HOWARD — The East Knox Local Schools Board of Education approved a consultant agreement with Dublin-based architectural firm Fanning Howey Associates during its September board meeting Thursday afternoon. The agreement begins a partnership between the district and the firm for planning and community engagement services in anticipation of a potential bond issue for construction of a new junior and senior high school.

The total amount of the agreement will be $21,000 for the bond issue planning and community engagement. The community engagement will start next month, according to Superintendent Steve Larcomb, and will include things like focus groups and tours to gather public opinion.

“Part of this process is going to be the community engagement piece,” Larcomb said. “Bringing folks in; touring the building; get more of those things going; focus groups on what the building should look like regularly. … So the board has a sense of what the community would support.”

The cost of the consultant group offsets the benefits of going to the community prepared for the pre-bond discussion, according to board President Dustin Buckingham.

“That’s not very much money for these consultants,” Buckingham said. “We’re not really filing any drawings with this, that’s not that piece of the puzzle. This is ‘go out and do your research, make some determinations.’ What type of building? Where? What we need to do to best serve the school — it’s just the up-front stuff.”

Buckingham further explained that before the board goes before the community it would be nice to have some architectural drawings with what the building could be. “Our vision of what we’re trying to pass,” he said.

Going to the community and asking for money has been a consistent concern for board member Matt Schwartz.

“We know that there’s never a good time to ask for money,” he said. “But if we can get the pictures of that out, Mike [Scott, facilities and grounds director] said it’s selling itself when you walk through. I think it’s worth it. I recommend it, if any of the board members could get some people that are on the fence and maybe you can get Mr. Larcomb to give you a tour.”

Schwartz raised the question of exploring an all-steel building to the board versus a brick and mortar building that matches the rest of the district.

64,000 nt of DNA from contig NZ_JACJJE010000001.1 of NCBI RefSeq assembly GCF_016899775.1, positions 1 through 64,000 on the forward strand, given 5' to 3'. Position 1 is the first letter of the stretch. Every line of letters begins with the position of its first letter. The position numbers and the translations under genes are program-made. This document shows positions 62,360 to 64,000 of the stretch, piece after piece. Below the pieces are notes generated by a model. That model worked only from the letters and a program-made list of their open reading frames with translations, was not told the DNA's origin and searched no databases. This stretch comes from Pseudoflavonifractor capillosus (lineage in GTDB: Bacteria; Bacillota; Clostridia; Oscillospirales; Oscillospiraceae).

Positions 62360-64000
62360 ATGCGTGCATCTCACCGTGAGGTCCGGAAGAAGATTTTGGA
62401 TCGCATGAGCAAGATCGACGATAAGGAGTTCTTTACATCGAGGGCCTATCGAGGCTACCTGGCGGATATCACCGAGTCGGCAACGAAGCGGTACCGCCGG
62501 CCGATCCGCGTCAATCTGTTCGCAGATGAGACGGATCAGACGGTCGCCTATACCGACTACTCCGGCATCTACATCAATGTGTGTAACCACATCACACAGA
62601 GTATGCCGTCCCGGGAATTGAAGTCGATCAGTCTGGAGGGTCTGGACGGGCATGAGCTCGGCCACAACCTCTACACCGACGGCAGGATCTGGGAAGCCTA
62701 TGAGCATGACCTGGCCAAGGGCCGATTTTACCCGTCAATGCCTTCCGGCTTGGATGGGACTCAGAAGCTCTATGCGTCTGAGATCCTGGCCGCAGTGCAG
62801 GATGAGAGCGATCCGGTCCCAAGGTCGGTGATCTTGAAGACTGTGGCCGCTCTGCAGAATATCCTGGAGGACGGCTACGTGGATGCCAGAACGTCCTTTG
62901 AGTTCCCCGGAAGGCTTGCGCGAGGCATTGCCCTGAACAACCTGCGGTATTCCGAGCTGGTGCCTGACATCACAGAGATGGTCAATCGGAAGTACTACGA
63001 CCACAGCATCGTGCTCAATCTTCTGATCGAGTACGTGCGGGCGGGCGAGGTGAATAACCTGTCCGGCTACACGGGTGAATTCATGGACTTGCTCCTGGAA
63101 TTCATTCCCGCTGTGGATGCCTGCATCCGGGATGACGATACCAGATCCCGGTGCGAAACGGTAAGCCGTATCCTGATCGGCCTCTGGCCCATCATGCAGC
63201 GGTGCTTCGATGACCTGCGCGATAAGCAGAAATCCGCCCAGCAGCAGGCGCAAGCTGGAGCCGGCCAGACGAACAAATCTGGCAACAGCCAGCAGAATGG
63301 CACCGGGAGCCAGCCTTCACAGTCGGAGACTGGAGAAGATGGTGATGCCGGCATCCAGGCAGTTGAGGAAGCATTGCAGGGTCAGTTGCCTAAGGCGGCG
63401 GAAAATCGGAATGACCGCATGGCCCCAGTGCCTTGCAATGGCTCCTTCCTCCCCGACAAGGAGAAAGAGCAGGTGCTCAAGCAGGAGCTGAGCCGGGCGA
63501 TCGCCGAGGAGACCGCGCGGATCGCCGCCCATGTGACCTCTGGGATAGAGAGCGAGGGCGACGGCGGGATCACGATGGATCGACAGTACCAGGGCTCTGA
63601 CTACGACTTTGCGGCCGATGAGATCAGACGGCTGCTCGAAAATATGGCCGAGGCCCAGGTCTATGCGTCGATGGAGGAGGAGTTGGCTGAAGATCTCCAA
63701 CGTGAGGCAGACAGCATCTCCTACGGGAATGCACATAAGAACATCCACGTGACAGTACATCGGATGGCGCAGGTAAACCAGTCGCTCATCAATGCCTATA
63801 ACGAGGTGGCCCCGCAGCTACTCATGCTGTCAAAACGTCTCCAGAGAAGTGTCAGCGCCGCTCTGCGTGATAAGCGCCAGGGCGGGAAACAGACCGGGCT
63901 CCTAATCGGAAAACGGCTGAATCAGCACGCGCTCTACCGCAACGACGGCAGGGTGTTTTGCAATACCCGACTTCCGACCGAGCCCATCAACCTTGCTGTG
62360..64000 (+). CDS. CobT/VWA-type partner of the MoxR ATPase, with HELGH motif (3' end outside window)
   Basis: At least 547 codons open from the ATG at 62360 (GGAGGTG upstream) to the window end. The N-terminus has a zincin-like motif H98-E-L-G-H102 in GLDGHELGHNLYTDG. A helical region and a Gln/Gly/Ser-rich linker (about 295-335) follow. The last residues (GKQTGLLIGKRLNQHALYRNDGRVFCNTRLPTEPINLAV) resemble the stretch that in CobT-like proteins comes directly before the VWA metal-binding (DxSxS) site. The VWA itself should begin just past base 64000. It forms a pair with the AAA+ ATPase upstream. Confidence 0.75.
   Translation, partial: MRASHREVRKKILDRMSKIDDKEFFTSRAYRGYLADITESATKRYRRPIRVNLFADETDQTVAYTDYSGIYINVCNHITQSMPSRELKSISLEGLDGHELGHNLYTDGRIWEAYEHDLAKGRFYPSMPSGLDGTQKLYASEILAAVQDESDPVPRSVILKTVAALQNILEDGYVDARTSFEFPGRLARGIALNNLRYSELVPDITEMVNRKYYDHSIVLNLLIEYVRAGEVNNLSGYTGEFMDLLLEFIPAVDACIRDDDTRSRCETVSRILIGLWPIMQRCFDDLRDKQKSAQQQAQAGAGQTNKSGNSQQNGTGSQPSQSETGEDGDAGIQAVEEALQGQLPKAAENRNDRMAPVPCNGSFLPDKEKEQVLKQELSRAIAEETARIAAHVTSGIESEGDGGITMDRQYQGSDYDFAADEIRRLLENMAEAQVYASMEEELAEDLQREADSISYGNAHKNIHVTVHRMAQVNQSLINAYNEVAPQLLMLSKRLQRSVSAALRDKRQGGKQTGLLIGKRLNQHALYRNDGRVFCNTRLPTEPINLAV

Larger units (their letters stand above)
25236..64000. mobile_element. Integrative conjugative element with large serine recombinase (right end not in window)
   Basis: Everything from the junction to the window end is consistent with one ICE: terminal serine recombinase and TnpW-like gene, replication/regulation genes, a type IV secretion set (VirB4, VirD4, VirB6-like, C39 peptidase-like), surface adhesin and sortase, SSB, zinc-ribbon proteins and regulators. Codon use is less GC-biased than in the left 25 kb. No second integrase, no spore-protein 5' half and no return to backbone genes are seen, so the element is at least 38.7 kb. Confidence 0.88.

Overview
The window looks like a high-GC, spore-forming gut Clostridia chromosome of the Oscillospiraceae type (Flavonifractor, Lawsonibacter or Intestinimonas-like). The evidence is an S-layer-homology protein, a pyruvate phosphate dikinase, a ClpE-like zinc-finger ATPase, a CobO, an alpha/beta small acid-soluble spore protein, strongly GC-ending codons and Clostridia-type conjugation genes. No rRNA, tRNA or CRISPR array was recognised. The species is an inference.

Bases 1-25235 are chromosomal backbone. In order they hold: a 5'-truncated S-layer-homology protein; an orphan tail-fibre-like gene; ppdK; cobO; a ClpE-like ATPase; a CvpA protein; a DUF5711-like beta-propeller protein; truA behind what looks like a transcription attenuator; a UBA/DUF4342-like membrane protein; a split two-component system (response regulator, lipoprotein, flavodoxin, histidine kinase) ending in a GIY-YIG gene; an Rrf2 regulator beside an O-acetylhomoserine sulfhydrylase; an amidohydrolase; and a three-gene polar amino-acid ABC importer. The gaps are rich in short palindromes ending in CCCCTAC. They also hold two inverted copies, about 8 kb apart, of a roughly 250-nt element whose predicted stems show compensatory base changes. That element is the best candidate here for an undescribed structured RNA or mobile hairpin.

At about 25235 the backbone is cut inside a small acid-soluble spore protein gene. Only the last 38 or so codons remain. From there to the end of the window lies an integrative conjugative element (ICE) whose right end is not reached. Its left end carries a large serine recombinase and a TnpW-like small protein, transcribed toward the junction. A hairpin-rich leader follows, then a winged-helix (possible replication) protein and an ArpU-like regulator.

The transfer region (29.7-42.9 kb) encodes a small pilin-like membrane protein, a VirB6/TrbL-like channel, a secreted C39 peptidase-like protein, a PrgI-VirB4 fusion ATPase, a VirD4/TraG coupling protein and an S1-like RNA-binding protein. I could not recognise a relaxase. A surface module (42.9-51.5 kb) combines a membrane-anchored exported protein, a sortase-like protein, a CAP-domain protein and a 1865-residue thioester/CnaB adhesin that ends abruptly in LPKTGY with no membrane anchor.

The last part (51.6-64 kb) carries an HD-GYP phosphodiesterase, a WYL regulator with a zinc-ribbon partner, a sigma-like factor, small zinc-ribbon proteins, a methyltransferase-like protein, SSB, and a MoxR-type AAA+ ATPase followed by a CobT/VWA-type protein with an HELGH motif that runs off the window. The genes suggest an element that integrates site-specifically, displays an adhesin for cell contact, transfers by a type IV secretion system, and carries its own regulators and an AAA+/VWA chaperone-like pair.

“There are some nice-looking old steel buildings that we can dress up to look like this,” Schwartz said. “But I don’t know.”

Buckingham explained that school building code doesn’t prohibit the use of all-steel buildings in school districts. However, Larcomb said that it depends on the type of building they want to build and whether it is through the Ohio Facilities Construction Commission.

Board business

Treasurer Jessica Busenberg reported that the district has received all of its tax revenue for the first part of the fiscal year, as well as State rollback and homestead money from property taxes.

“Our revenue is about $338,000 higher now compared to last year at this time,” she said. “But about $367,000 was the amount of extra money we received in the homestead and rollback, so overall our revenues are down just a little bit, but close to what they were.”

Tax receipts are down $3,000 this year, Busenberg said. Overall tax revenues are about $112,000 lower than what she had estimated through this part of the fiscal year, she said. State funding is also down $21,000 compared to last year, Busenberg said.

Expenses, however, are about $26,000 lower in August 2018 over August 2017, she said. Overall, expenses are about $37,000 higher compared to last year for the first two months of the fiscal year, but they are still about $150,000 lower than her estimate for the year.

Busenberg also gave the board an update on the five-year financial forecast for the district, which will need to be submitted in October.

She explained that there will be a large increase in benefit costs budget due to health insurance. The rates went up 7.3 percent, she said, which equates an $80,000 increase, which the district has known since May.

Due to young teachers that are just now getting their own health insurance plans and an increase in family policies has led to a potential of nine new insurance policies, both family and single policies. The family policy is about $22,000 and a single policy is $7,000, she said. Busenberg said she is expecting a $200,000 increase in insurance costs for this year.

John Feltman from the Knox County Career Center addressed the board and invited the board members to the annual KCCC dinner Oct. 11, as well as the annual open house Nov. 15, where the public can go through all of the labs and see what the students actually do.

The board additionally approved the following measures:

•The donation of a 4-feet by 8-feet utility trailer from Patrick Forshey valued at $300;

•Establish a student activity fund for the Debate Club activities;

•Renewal with Accent Technologies for one year of ShoreTel Partner support at an annual cost of $5,985;

•The quote from NWOCA/NBEC for off-site server usage for an annual cost of $4,216.60 for a 60-month period;

•The quote from D&K Hathaway for building a new baseball batting cage with concrete at a cost of $11,900;

•The service agreement with NWOCA/NBEC for an additional wireless managed service access point at the high school for $1,412.14 for a 60-months;

•The quote from Revere Roofing Co. to install a snow bar on the elementary roof for the north and south side, $13,185, out of Permanent Improvement Funds.


Allison Glass: 740-397-5333 or and on Twitter, @




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